The experiment was carried out on a homebuilt setup (fig. S1), which combined optically detected magnetic resonance microscopy (ODMR) with AFM. The ODMR was used for addressing, controlling, and measuring single NV centers in diamond, while the AFM controlled the distance between the cell sample and the diamond nanopillars. In the ODMR part, the CFM enabled the state initialization and readout of the electron spin state via a laser with 532-nm wavelength. The laser light passed twice through an acousto-optic modulator (ISOMET 1250C) and then was focused on an NV center by an objective [Olympus, LUCPLFLN 60×; numerical aperture (NA), 0.7]. The phonon sideband fluorescence with wavelengths of 650 to 775 nm was detected to determine the state of the electron spin. The fluorescence passed through the same objective and was collected by an Avalanche Photodiodes (Perkin Elmer SPCM-AQRH-14). A light-emitting diode (LED) illuminator with a 470-nm wavelength (Thorlabs M470L3-C1) and a charge-coupled device (CCD) camera were used for wide-field and interference fringe views.

The AFM based on a tuning fork was controlled by a commercial controller (Asylum Research MFP3D) and mounted with a homebuilt AFM probe head. A translation stage based on a piezo motor (Physik Instrumente Q-522) was used for the coarse approach. Each AFM probe head and the diamond base plate contained a three-axis tilt platform driven by a stepper motor actuator (Thorlabs ZFS25B), allowing accurate tilting adjustment.

The whole probe head was placed in a temperature-stabilized chamber to minimize the positioning thermal drift. A three-level temperature control system was set to control the temperature: (i) The ambient temperature of the laboratory was controlled by air-conditioning. (ii) A soundproof box was used to isolate noise and stabilize the temperature. (iii) The third level included a temperature controller (PTC10 from Stanford Research System) and a copper chamber with a heating resistor. As the core region of the MI system, the scanning part of the AFM could be stabilized at a temperature fluctuation of ±5 mK and a thermal drift of ±20 nm per day by using these multilevel temperature controls.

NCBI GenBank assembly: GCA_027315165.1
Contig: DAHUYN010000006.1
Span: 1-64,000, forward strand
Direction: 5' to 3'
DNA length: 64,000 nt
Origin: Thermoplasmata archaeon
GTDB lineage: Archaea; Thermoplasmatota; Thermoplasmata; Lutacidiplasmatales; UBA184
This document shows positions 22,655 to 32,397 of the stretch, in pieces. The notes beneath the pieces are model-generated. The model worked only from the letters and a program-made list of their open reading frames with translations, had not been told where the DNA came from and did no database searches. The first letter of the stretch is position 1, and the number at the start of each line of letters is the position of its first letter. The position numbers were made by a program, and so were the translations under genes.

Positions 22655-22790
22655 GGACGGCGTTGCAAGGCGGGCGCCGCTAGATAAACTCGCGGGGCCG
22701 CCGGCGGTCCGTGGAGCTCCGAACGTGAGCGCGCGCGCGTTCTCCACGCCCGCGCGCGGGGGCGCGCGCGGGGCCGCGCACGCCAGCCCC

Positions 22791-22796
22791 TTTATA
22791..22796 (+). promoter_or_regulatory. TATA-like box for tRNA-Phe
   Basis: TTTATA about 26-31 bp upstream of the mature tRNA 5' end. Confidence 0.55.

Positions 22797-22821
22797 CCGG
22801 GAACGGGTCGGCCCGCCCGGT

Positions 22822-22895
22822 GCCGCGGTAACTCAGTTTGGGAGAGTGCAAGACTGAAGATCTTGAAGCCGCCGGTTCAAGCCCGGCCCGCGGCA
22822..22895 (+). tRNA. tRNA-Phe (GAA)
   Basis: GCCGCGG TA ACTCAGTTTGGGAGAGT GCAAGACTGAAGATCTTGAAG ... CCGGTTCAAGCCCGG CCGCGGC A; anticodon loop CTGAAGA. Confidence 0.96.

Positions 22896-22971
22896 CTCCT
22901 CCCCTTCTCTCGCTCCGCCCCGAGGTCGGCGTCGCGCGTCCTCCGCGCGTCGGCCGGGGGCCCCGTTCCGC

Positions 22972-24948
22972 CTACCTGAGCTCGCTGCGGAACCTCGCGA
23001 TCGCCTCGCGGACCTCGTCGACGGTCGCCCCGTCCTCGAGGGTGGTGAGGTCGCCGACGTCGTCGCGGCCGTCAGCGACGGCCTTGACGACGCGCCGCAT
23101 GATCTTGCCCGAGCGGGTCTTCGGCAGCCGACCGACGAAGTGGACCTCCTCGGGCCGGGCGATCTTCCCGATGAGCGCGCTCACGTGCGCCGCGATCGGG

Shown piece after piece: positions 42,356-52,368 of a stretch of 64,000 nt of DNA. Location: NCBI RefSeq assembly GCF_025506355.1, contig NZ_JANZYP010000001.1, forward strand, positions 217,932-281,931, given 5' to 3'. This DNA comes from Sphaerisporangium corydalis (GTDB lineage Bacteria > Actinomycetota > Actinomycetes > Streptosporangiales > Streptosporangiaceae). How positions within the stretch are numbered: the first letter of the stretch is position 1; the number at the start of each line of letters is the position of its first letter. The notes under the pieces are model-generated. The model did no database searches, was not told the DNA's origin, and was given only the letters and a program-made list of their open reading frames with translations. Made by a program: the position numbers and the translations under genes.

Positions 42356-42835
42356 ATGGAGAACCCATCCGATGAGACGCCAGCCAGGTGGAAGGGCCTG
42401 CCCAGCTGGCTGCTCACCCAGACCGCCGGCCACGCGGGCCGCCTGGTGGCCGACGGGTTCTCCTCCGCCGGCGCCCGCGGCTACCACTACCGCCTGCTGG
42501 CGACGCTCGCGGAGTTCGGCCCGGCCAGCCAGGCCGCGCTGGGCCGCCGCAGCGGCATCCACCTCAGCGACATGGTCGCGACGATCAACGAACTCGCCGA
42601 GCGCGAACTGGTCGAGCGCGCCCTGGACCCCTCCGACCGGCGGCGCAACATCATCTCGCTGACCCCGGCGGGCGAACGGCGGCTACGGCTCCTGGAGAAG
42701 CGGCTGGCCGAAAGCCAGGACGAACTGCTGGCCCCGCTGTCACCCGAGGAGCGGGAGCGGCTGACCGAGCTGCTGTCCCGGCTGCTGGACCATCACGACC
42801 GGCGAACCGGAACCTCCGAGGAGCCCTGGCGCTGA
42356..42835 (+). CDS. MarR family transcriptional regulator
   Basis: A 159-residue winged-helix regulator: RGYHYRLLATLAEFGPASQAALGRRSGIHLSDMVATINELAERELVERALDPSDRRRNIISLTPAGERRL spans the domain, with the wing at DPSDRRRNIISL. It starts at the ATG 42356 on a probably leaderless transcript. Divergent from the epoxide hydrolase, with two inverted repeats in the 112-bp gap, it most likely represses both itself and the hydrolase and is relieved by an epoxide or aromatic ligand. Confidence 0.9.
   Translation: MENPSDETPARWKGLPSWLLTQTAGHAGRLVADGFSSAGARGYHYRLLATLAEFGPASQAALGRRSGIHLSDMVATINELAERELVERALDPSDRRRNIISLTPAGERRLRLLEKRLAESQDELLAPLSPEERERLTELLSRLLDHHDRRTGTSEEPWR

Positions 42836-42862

Note: The content above has been extracted from a research article, so it may not display correctly.



Q&A
Please log in to submit your questions online.
Your question will be posted on the Bio-101 website. We will send your questions to the authors of this protocol and Bio-protocol community members who are experienced with this method. you will be informed using the email address associated with your Bio-protocol account.



We use cookies on this site to enhance your user experience. By using our website, you are agreeing to allow the storage of cookies on your computer.